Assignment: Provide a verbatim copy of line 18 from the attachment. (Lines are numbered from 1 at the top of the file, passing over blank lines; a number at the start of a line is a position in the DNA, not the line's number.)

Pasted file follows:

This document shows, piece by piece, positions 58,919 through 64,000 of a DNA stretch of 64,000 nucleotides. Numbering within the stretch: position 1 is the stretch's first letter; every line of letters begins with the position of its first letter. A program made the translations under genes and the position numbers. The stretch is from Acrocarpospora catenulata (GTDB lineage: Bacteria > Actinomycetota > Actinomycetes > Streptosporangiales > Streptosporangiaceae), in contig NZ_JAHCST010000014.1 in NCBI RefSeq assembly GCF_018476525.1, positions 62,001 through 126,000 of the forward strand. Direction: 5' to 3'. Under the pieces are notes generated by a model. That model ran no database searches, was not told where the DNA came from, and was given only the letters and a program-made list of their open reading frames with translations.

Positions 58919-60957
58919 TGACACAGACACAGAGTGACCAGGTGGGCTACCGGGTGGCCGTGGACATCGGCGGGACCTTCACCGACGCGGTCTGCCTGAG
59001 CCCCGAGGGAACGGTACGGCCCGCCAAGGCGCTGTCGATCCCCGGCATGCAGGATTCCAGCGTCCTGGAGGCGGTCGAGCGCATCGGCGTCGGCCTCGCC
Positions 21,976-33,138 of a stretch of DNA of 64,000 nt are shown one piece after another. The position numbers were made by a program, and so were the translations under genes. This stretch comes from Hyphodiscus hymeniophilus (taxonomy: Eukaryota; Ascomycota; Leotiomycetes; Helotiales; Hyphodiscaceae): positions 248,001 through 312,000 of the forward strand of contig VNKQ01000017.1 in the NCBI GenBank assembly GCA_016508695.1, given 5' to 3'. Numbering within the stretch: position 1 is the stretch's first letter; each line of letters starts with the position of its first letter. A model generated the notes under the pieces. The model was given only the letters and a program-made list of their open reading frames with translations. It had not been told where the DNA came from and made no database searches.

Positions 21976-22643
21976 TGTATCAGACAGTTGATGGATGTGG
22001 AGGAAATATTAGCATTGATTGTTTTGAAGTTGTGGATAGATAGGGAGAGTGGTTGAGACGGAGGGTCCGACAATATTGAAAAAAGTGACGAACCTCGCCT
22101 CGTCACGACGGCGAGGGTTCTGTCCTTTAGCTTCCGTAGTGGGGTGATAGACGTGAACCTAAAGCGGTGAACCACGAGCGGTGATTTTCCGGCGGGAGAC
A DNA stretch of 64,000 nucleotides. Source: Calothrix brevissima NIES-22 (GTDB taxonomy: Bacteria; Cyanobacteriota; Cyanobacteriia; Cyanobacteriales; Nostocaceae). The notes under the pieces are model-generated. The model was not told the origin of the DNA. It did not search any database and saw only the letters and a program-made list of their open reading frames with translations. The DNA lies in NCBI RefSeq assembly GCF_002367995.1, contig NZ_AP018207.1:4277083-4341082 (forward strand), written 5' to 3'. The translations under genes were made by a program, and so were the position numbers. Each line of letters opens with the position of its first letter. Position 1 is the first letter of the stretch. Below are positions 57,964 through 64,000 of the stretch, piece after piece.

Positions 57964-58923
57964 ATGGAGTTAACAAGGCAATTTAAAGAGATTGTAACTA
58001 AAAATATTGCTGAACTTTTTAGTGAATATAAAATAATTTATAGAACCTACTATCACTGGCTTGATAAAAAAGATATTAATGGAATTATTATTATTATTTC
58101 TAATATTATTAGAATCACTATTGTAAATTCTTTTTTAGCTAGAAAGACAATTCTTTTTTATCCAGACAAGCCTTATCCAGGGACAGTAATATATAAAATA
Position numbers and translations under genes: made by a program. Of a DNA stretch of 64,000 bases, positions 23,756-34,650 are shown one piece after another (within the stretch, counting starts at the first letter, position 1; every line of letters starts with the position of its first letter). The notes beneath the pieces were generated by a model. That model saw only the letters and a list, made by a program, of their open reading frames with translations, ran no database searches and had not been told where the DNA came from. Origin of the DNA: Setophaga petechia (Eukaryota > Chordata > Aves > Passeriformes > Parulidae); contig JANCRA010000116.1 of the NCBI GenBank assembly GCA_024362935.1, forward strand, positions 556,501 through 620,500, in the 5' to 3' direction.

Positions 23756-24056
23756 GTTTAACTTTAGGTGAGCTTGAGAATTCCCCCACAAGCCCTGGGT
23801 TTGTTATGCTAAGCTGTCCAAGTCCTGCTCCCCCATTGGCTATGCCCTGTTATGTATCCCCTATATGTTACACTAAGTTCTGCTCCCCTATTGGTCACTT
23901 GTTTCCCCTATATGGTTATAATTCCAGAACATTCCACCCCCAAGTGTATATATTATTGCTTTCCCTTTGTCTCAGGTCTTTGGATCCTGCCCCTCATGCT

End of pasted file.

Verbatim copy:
23801 TTGTTATGCTAAGCTGTCCAAGTCCTGCTCCCCCATTGGCTATGCCCTGTTATGTATCCCCTATATGTTACACTAAGTTCTGCTCCCCTATTGGTCACTT